The major assumption this thinking has is that the state holds all the cards and the cruise industry will ultimately accept whatever conditions are placed upon their operation there. It is true that the state can dictate the conditions for cruise lines to operate there, but the fallacious part of the assumption is that the cruise industry will do whatever they need to do to continue to operate cruises to Alaska. If the state sets standards unreasonably high that it will be impossible or very difficult for the cruise industry to meet, they are a very mobile industry which can disappear almost overnight if necessary.

The thinking in Alaska that the ADN represents, forgets that cruise lines exist only to make money for their investors, and times have changed both in the cruise industry and in Alaska. Pricing for cruises is currently down, and the state has already added tremendously to the cost side of the equation in the Alaska market. As a result, there are now other markets where it's more profitable to operate cruises than in Alaska, and there are more opening all the time.

Yes, the cruise lines have assets on land in Alaska that they don't have elsewhere, but the cruise lines are demonstrating their willingness to walk away from those. Next year they are intentionally planning to operate them below capacity as they shrink the supply of cruise berths in the market in an effort to increase pricing. It's much easier today to envision the cruise industry leaving Alaska than it has ever been in the past.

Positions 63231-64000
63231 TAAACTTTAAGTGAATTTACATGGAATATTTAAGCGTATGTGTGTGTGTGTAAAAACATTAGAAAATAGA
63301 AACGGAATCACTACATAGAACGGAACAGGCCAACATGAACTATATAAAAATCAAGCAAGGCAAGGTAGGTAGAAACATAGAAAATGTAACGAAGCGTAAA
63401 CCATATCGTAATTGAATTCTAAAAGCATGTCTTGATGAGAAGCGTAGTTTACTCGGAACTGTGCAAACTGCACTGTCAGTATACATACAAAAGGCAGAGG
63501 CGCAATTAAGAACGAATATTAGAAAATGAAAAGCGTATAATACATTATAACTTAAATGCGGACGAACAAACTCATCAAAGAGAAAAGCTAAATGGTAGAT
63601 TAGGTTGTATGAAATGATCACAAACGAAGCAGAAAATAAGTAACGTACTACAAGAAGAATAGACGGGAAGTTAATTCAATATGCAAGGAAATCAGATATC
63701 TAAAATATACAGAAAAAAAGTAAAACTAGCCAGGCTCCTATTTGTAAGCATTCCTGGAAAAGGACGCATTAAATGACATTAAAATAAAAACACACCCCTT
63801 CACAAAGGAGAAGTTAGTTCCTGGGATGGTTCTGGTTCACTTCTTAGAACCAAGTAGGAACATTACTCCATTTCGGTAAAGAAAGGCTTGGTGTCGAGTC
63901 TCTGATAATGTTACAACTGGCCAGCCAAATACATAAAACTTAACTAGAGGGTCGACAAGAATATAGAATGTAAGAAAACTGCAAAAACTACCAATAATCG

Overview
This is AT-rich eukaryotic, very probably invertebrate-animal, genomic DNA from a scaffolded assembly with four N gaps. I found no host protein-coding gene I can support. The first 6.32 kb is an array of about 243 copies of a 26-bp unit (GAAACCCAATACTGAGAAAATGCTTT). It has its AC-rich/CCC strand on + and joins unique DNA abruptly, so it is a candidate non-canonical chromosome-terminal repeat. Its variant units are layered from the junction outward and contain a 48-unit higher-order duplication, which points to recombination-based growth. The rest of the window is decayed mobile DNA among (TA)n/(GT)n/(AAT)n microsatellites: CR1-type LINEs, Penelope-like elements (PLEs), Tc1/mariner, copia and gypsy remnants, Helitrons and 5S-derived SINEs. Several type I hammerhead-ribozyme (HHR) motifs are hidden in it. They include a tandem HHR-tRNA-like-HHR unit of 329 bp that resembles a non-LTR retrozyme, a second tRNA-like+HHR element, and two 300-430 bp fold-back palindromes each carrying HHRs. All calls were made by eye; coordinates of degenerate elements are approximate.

The other part of the mindset that's wrong in Alaska is to not consider a certain degree of pollution by the cruise industry acceptable. It's great to aspire to zero pollution, but in reality Alaskans are already compromising those ideals for themselves. Alaskans are driving cars that are polluting the air, and their cities are putting waste into the water that are nowhere close to the standards they want to require of cruise ships because they know it's economically unfeasible to suddenly require their cars and cities to meet the same air and water standards.